Exclusive: We talk to The Heavy on their new album, ‘Hurt & the Merciless’

What Happened To The Love? from The Heavy on Vimeo.

The Heavy are back! After recently returning from SXSW we sat down with guitarist Dan Taylor to discuss the new album, his influences and the impact Internet has had on music.

Thanks a million for interviewing with The Playground. The new album is out Hurt and the Merciless. Do you have certain expectations with this album?

No, not really.

Two tracks were released last month, what has the response been to Turn Up and Since You Been Gone?

From what I’ve heard the response has been very positive

Where was the album recorded?

It was recorded in Bath.

Where did you draw your influences for this album?

Everywhere! ESG, The Clash, Chic, Quincy Jones, punk, hip hop….Early 80s New York was a big inspiration. Jean-Michel Basquiat and his film ‘Downtown 81’ are a good representation of that whole scene. That time was a melting pot of punk and hip-hop and everything in between.

Thematically, what can we expect from the lyrics and the music?

More heartache and misery, longing, yearning. More yearn, more burn!

How experimental were you with this album compared to your previous ones?

Actually less experimental than before in one sense as we recorded in a very ‘old school’ traditional way – all the band in one room. But the mixing process was more modern and experimental. We worked with the engineer Andrew Scheps – and we hadn’t worked with someone like that before.

Have you used any mixing equipment or is it quite raw?

We went to tape; we recorded to tape and then recorded it digitally simultaneously, so you have the sound of tape with the convenience of digital. We then had it mixed by Andrew Scheps – his done some pretty good records in his time. It’s been mixed the hell out of.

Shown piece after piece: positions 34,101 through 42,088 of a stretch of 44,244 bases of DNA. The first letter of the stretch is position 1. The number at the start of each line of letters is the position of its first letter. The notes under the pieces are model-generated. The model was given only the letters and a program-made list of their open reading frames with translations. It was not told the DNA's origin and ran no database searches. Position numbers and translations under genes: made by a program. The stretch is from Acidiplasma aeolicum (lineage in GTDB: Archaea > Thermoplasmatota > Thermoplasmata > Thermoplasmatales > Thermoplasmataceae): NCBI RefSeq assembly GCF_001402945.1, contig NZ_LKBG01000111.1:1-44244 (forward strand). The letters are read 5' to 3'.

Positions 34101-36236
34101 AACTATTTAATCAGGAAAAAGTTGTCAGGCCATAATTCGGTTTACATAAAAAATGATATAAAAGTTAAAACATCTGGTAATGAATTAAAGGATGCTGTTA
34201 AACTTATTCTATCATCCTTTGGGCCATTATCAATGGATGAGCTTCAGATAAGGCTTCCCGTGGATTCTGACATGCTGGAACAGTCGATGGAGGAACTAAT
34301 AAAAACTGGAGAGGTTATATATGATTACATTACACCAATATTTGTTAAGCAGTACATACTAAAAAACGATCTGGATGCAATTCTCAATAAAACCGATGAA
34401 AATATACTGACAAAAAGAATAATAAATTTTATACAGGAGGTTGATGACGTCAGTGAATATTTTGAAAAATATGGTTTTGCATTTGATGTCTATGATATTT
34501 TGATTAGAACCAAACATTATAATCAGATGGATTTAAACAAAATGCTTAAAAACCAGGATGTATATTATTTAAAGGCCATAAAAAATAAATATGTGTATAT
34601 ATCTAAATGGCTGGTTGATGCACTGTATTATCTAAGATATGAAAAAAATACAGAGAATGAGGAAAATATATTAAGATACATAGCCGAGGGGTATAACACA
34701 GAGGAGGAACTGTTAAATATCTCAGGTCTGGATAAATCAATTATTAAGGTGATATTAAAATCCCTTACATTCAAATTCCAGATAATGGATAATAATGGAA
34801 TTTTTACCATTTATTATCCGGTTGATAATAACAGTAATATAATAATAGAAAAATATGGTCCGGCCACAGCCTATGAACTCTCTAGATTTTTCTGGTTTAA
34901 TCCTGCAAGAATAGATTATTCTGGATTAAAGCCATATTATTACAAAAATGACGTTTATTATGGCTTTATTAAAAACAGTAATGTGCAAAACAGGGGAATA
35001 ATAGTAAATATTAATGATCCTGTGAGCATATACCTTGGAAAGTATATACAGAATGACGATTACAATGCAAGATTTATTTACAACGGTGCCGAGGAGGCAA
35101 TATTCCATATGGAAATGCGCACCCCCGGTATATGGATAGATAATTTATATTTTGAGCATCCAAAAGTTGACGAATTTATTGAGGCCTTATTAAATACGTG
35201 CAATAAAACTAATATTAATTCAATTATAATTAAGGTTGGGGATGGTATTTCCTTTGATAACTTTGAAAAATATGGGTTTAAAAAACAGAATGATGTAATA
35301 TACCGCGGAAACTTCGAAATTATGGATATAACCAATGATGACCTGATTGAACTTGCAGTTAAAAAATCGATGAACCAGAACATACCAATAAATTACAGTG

The band’s music has featured in big movies recently like the Hateful 8 and The Big Short. How did that come about?

I have no idea. We had an email saying we might be able to get a trailer for the new Quentin Tarantino film they were shooting. We were thinking that would be good and it kind of happened. Those are the things you get excited about.

What’s the group dynamic like when it comes to writing new material?

It’s changed over the years, we’ve been doing it for quite a while now, but this album we didn’t really work together on writing the songs. We just all brought songs into the studio and then worked out how to play them. The songs I’ve written I’ve just written on my own so I just brought them in and said this could be good. That’s just changed over the years. I guess we spend more time doing it and get better at it. When we are recording together we sit down and play and establish the arrangements but the writing is more I’ll do it or Kelvin will do it.

How influential is where you’ve grown up in Bath to your music?

Probably quite a lot, because there is nothing else to do here so you end up staying in and making music. Also it’s quite laid back so you can use the space to breath and think about making music. I always imagine if you live in London you would spend all your time working. I could never figure it out; you’d just be working all the time to survive to pay to live there all the time. You just don’t get anything done creatively.

As the guitarist how studied is your guitar approach? How have you developed your guitar technique over the years?

I’ve got worse! I’ve got more basic as I’ve gone on. I’ve gone right off the guitar, I love it, but it’s kind of a steam train as part of history which has had its peak and had its heyday and now I just want to get worse at it, more primal with it rather than getting better or more of a technique. I hate solos, I hate playing guitar solos and all of that technical stuff, I’m as basic as it gets. I’m meat and potato.

Are you drawn to certain chord progressions?

Minor keys. I particularly like C-sharp minor at the moment and I’ve used an awful lot of A minor. A minor is my best friend.